When you need to back up large amounts of data, you want to use up as little disk space as possible in order to minimize backup storage costs. However, with host-based image-level backups, traditional technologies force you to back up the entire virtual machine (VM) image, which presents multiple challenges that were never problems for classic agent-based backups.

For example, during backup analysis using Veeam ONE, you might notice that some VM backups are larger than the actual disk space usage in guest OS, resulting in higher-than-planned backup repository consumption. Most commonly, this phenomenon can be observed with file servers or other systems where a lot of data is deleted without being replaced with new data.

Another big sink for repository disk space consumption is useless files. While you might not need to back up data stored in certain files or directories in the first place, image-level backups force you to do this.

“Deleted” does not necessarily mean actually deleted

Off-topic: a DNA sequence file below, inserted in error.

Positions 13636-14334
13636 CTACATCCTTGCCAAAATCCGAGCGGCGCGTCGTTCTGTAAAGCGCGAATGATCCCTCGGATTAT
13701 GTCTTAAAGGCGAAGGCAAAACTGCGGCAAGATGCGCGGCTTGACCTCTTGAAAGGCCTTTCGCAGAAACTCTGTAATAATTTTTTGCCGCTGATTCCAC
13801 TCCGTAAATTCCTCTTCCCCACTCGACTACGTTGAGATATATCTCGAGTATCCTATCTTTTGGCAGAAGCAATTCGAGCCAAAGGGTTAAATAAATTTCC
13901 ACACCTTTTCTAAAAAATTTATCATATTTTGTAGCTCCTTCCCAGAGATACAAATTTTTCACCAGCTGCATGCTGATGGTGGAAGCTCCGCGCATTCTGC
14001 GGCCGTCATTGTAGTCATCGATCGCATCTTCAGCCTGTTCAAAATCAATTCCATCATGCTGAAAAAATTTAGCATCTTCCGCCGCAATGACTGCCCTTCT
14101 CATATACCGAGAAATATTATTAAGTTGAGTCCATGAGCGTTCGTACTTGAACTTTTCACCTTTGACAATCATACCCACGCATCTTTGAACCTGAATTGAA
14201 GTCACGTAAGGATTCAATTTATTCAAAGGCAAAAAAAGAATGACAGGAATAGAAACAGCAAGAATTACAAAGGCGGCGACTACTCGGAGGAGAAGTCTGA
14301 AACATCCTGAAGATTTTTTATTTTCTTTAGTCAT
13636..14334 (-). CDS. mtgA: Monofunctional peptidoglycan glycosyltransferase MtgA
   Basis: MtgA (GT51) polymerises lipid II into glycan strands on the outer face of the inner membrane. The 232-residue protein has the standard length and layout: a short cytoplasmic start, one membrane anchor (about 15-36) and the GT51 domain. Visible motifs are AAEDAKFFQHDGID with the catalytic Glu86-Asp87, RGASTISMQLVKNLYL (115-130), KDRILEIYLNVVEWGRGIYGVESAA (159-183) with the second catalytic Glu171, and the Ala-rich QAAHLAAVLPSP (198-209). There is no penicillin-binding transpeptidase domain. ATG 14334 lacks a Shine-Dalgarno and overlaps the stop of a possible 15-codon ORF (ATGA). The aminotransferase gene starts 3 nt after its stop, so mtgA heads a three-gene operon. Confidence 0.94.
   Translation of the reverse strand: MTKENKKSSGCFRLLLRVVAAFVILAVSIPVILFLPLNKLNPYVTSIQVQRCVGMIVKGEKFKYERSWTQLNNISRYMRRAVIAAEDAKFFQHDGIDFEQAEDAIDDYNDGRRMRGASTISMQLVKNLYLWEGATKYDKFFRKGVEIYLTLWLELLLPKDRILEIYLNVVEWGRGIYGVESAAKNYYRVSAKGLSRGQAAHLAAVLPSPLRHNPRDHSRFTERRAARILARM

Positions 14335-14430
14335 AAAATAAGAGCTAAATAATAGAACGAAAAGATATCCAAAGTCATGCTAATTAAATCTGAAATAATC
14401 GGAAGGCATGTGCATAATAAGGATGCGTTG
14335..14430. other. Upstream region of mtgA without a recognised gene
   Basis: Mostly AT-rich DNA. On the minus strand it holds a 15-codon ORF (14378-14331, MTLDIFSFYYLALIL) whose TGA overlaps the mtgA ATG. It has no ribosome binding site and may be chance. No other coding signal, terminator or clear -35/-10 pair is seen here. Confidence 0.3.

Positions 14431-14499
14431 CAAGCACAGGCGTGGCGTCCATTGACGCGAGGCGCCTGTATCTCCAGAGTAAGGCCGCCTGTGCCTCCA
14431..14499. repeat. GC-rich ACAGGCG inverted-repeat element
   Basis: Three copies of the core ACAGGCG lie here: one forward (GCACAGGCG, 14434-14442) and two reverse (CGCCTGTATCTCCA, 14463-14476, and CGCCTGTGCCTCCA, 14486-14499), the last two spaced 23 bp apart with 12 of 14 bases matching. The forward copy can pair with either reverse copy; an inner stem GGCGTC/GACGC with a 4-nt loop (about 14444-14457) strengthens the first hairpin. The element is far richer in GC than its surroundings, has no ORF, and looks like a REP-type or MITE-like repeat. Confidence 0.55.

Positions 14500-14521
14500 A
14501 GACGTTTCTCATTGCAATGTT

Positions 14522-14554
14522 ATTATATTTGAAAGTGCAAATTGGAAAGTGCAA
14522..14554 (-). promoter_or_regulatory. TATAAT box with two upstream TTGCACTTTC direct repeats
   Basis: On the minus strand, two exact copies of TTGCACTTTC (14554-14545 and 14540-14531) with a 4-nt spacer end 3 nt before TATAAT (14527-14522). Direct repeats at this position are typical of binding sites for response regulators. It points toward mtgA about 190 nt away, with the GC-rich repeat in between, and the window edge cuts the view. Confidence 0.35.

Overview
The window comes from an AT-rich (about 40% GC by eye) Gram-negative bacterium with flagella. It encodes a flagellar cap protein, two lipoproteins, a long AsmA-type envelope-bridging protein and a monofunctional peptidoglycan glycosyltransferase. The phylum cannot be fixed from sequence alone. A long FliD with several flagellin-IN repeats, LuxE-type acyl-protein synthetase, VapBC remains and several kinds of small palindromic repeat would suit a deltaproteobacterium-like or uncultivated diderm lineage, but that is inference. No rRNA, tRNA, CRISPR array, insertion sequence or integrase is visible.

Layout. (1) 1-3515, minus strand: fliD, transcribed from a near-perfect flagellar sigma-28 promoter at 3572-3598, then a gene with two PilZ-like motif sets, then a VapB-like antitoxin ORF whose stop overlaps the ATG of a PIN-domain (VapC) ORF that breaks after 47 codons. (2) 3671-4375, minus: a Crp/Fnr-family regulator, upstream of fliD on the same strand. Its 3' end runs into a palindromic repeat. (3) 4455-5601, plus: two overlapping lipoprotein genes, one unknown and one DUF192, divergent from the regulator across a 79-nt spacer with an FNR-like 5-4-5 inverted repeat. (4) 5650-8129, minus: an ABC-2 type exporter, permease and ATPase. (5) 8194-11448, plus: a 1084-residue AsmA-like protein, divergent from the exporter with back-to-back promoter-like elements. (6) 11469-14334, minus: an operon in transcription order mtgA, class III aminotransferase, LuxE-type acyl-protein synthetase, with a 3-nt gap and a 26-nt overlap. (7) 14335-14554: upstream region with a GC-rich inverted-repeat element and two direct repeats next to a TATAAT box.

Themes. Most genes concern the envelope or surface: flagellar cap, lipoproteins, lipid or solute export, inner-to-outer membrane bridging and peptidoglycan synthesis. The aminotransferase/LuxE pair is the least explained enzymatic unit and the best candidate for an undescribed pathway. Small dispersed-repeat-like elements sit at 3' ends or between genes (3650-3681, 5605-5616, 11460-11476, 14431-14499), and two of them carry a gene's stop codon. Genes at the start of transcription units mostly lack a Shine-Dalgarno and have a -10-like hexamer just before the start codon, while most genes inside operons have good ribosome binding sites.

It is widely known that in vast majority of most modern file systems deleted files do not disappear from the hard drive completely. The file will only be flagged as deleted in the file allocation table (FAT) of the file system (e.g., the master file table (MFT) in case of NTFS). However, the file's data will continue to exist on the hard drive until it is overwritten by a new file. This is exactly what makes tools like Undelete even possible. In order to reset the content of those blocks, you have to use tools like SDelete by Windows Sysinternals. This tool effectively overwrites the content of blocks belonging to deleted files with zeroes. Most backup solutions will then dedupe and/or compress these zeroed blocks so they do not take any extra disk space in the backup. However, running SDelete periodically on all your VMs is time consuming and hardly doable when you have hundreds of VMs, so most users simply don't do this and allow blocks belonging to the deleted files to remain in the backup.